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Film / Hero

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This is about the 2002 Chinese movie. For the 1992 movie released in America as Hero, see Accidental Hero. For another Chinese movie that came out five years earlier, check out Hero (1997). For other uses of "hero," see the Main page with the same title.

Hero is a 2002 Wuxia film directed by Zhang Yimou; it stars Jet Li, Maggie Cheung, Zhang Ziyi, Tony Leung and Donnie Yen. The film is set in the troubled transitional period between the Warring Kingdoms and the Qin Dynasty, when the ruthlessly despotic King of Qin was in the process of annexing the other kingdoms of China and incorporating them wholesale into his own.

Jet Li plays "Nameless", ostensibly a minor official who claims to have vanquished three assassins—Broken Sword, Flying Snow, and Long Sky—who wanted to kill the King before he could declare himself Emperor. As "Nameless" tells his story to the paranoid King, things turn out not to be as they seem.

The movie generated political controversy, as the ending was interpreted by some as a justification of despotic rule and thus an endorsement of the current Chinese authoritarian regime.


Hero includes the following tropes:

  • Action Girl: Flying Snow and Fading Moon.
  • All There in the Manual: The full names of Long Sky and Fading Moon. In the English version, they're only referred to as "Sky" and "Moon".
  • Anachronism Stew: In the North American promotional poster, the sword held by Nameless was replaced by a Japanese katana. Katanas were invented over a millennium after the period in which this film is set. (And it goes without saying that the katana is Japanese and the film is Chinese.) Easy to guess that the straight-edged jian wasn't cool or Asian-looking enough for marketing.
  • Antagonist in Mourning: The King of Qin realizes that, despite their differences, Nameless actually understands him better than anyone else ever did. After his soldiers execute Nameless, the King gives him an honorable burial out of respect.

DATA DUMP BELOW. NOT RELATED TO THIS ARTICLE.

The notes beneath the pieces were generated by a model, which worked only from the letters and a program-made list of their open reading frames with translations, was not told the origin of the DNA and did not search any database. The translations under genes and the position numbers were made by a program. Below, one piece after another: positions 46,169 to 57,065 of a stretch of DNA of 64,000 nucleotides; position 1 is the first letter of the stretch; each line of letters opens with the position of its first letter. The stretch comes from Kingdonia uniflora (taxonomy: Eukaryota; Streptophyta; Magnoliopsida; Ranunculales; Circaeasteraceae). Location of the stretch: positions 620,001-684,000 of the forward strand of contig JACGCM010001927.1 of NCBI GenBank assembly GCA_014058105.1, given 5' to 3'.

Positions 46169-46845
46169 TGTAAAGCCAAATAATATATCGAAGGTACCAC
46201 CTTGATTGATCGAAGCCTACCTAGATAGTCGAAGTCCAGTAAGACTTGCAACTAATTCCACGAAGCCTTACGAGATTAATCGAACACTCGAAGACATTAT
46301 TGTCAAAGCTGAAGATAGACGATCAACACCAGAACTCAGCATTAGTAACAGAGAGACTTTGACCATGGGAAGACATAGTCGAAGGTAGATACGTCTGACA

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  • Armor Is Useless: None of the assassins wear any armor. The shields carried by the royal guard are apparently made of styrofoam, judging by their resistance to the swordstrokes of Flying Snow and Broken Sword. The King wears armor to protect himself from assassins, but is still aware that Broken Sword and Nameless are capable of killing him at will.
  • Arrow Cam: The film uses one to follow an arrow flying into the calligraphy school.
  • Arrow Catch: When the rod that Broken Sword was using to practice his calligraphy in the sand is broken in the storm of arrows, he grabs the next passing arrow out of the air and uses it to resume his writing.
  • Authority Equals Asskicking: While the King is outmatched by the four assassins, he gives Broken Sword more of a fight than his entire army (though Broken Sword may have just been putting on a show, as he never intended to face the King with killing intent.) Nameless averts this: While he is potentially the strongest swordsman in the film—matched only by Broken Sword—he is only a lowly prefect in name.
  • Battle Couple: Flying Snow and Broken Sword.
  • Battle in the Center of the Mind: Nameless versus Sky is one of these, according to one version of the story.
  • The Blade Always Lands Pointy End In: This happens with the King's sword, and it is done deliberately at that.
  • Bloodless Carnage: The film shows lots of people being stabbed, chopped, or shot with arrows, but it has only two scenes with any blood whatsoever: under Broken Sword after he is killed by Flying Snow in the first version of the story, and on the sword Fading Moon throws at Flying Snow in the following scene.
  • Bodyguarding a Badass: Two assassins assault the imperial palace, cutting through a small army to do so. When they reach the King, the weaker of the two stays behind to hold off the whole army alone, while the other goes in to duel the King in single combat. "The Imperial Guard are not worthy of mention", indeed.
  • Broken Bird: Flying Snow is one. Fading Moon becomes one at the end of the film.